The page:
PROTECTING NATUROPATHIC PHYSICIANS

When Patients Complain About Other Healthcare Providers

As an ND, you may be even more likely than a traditional practitioner to have patients coming to your practice after being unhappy with another provider’s care. After all, many patients may be choosing alternative healthcare for that very reason.

But it’s important to remember to be particularly cautious in these situations. While it may be tempting to comment when you believe that a patient was not provided with the appropriate treatment, it is never a good idea to second-guess, disparage, criticize or “bad-mouth” another healthcare provider. It’s not professional, and your criticism could increase the patient’s dissatisfaction, creating problems for you.

For example, if a patient quits taking needed medication because he believed you agreed the past treatment was inappropriate, you could be implicated if the patient’s health suffers as a result. Or your negative comments about prior care could be the tipping point that sends a patient thinking about litigation to an attorney’s office. Many lawsuits have been initiated when a subsequent provider made remarks such as, “Well, it’s a good thing you came to me when you did.”

What Should You Do?

Keep in mind that you are hearing only one side of the story. The patient’s opinions may be based on a number of factors and could be very subjective. It’s a good idea to avoid being drawn into these types of discussions. If you find it necessary to respond, try to maintain a neutral position with comments like: “There are different ways to approach this” or “I have a different practice style and philosophy than Dr. X.”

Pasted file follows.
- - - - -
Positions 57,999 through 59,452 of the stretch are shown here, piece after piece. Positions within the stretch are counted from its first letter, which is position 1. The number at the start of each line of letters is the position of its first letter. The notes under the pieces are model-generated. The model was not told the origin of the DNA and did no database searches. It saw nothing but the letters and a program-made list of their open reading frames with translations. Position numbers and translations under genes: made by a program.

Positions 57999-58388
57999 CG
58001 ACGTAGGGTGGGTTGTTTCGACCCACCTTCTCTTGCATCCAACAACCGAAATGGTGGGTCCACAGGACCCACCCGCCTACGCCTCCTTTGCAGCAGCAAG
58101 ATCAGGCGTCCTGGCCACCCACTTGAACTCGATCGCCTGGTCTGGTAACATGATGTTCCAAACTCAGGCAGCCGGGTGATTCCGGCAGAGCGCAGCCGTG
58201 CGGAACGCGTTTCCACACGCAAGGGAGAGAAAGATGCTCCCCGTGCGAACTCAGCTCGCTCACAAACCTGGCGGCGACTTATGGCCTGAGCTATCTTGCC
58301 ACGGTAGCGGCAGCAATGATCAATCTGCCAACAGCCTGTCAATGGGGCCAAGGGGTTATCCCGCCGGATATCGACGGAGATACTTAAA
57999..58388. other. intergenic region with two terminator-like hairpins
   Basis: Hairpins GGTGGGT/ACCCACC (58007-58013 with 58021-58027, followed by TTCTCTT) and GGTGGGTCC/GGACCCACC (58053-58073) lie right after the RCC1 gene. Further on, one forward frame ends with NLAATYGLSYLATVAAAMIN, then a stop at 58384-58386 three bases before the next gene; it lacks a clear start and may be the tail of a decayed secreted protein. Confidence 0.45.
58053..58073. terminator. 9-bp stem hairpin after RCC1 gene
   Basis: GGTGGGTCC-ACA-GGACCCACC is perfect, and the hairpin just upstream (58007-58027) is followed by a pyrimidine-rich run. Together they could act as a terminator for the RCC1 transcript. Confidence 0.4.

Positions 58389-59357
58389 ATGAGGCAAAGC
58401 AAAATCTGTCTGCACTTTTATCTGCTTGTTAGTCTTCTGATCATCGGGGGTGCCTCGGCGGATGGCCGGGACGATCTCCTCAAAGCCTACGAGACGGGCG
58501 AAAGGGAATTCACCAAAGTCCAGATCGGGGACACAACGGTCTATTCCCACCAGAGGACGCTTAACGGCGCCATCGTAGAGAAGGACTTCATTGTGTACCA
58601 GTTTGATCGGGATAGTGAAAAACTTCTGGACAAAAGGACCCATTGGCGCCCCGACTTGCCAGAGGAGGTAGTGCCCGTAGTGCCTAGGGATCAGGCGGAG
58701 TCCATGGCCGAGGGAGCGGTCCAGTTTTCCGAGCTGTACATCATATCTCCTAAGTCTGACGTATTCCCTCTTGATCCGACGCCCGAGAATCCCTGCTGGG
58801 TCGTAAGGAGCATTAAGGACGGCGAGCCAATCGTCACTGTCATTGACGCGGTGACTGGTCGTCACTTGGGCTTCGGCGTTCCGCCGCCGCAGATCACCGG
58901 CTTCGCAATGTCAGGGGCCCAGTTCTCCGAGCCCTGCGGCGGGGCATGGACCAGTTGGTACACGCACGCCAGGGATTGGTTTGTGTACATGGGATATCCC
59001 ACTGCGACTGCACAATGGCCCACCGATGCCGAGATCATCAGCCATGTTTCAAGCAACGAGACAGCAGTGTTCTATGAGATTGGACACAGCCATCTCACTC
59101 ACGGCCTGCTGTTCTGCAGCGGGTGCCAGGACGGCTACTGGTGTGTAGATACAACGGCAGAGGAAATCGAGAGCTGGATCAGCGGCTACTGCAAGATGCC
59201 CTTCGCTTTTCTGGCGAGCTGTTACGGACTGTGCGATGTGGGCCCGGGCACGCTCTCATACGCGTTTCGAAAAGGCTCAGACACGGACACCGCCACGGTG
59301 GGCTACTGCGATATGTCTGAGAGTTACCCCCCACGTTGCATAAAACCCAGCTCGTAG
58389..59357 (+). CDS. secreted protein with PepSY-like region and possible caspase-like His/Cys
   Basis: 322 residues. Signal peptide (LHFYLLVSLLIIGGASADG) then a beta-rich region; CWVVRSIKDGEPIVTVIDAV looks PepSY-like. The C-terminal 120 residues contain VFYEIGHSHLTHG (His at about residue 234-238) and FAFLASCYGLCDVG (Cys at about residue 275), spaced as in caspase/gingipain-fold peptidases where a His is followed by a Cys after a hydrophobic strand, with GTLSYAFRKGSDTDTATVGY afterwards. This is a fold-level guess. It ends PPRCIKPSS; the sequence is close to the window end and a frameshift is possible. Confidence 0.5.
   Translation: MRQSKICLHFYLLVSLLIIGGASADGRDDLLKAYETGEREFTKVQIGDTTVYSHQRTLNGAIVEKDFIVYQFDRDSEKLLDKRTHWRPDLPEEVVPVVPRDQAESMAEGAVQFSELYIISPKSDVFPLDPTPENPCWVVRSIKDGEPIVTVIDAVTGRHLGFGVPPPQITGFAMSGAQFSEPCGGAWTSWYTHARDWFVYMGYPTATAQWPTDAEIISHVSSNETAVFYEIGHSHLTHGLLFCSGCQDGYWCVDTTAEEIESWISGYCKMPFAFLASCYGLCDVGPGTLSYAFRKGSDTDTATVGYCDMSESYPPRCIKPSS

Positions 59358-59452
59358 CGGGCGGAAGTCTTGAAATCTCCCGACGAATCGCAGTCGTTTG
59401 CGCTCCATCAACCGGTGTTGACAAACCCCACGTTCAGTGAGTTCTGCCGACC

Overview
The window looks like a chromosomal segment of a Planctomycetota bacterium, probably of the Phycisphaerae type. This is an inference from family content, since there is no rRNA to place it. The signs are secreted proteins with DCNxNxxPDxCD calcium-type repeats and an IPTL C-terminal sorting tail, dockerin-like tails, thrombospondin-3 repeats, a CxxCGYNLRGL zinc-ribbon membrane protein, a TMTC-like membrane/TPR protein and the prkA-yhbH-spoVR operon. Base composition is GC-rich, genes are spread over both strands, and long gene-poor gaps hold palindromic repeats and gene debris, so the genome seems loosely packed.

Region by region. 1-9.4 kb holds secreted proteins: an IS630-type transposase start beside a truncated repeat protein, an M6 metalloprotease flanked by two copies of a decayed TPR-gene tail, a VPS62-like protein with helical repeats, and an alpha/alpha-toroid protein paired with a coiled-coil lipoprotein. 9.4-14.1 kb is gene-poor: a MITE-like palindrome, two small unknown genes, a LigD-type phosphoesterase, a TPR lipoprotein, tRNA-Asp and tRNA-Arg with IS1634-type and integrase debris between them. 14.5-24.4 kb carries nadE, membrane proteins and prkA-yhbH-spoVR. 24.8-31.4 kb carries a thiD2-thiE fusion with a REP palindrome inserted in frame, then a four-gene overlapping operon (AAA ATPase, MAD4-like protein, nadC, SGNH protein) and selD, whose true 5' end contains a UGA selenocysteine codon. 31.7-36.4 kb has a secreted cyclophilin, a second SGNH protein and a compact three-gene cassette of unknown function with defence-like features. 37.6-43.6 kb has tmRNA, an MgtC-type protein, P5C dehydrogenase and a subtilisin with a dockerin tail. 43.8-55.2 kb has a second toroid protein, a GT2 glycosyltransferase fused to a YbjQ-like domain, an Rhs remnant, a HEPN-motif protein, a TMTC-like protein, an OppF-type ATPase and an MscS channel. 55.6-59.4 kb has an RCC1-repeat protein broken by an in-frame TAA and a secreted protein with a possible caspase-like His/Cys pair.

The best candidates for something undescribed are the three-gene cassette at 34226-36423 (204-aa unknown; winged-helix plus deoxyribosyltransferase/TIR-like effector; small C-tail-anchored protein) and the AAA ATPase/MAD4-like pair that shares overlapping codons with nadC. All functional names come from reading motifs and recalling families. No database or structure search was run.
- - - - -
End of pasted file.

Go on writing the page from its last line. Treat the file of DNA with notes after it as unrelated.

Just as in any relationship, incompatibility can occur in a doctor/patient relationship. Some patients are just not a good match for a particular treatment approach or communication style. In these cases, the patient can become dissatisfied and not comply with treatment, resulting in a less than optimal outcome.

Be aware that some patients who disparage other doctors may be predatory patients. These individuals are often experts at appealing to a practitioner’s ego by saying things like, “The last doctor I saw was hopeless, but I’ve heard good things about you.” If possible, check with past healthcare providers to find out why a patient was discharged. (A release from the patient to contact the prior treater will be needed.)

At the same time, if there are repeated complaints of substandard care by a particular provider and you have a concern about the quality of care or patient safety, don’t ignore the situation. Seek advice from your licensing board, and if necessary, your practice attorney.  

 

When a Patient Complains about Another Provider

ND Insights is published for NCMIC policyholders. Articles may not be reprinted, in part or in whole, without the prior, express consent of NCMIC. Information provided in ND Insights is offered solely for general information and educational purposes. Names and events are created for illustrative purposes only. It is not offered as, nor does it constitute, legal advice or opinion. You should not act or rely upon this information without seeking the advice of an attorney.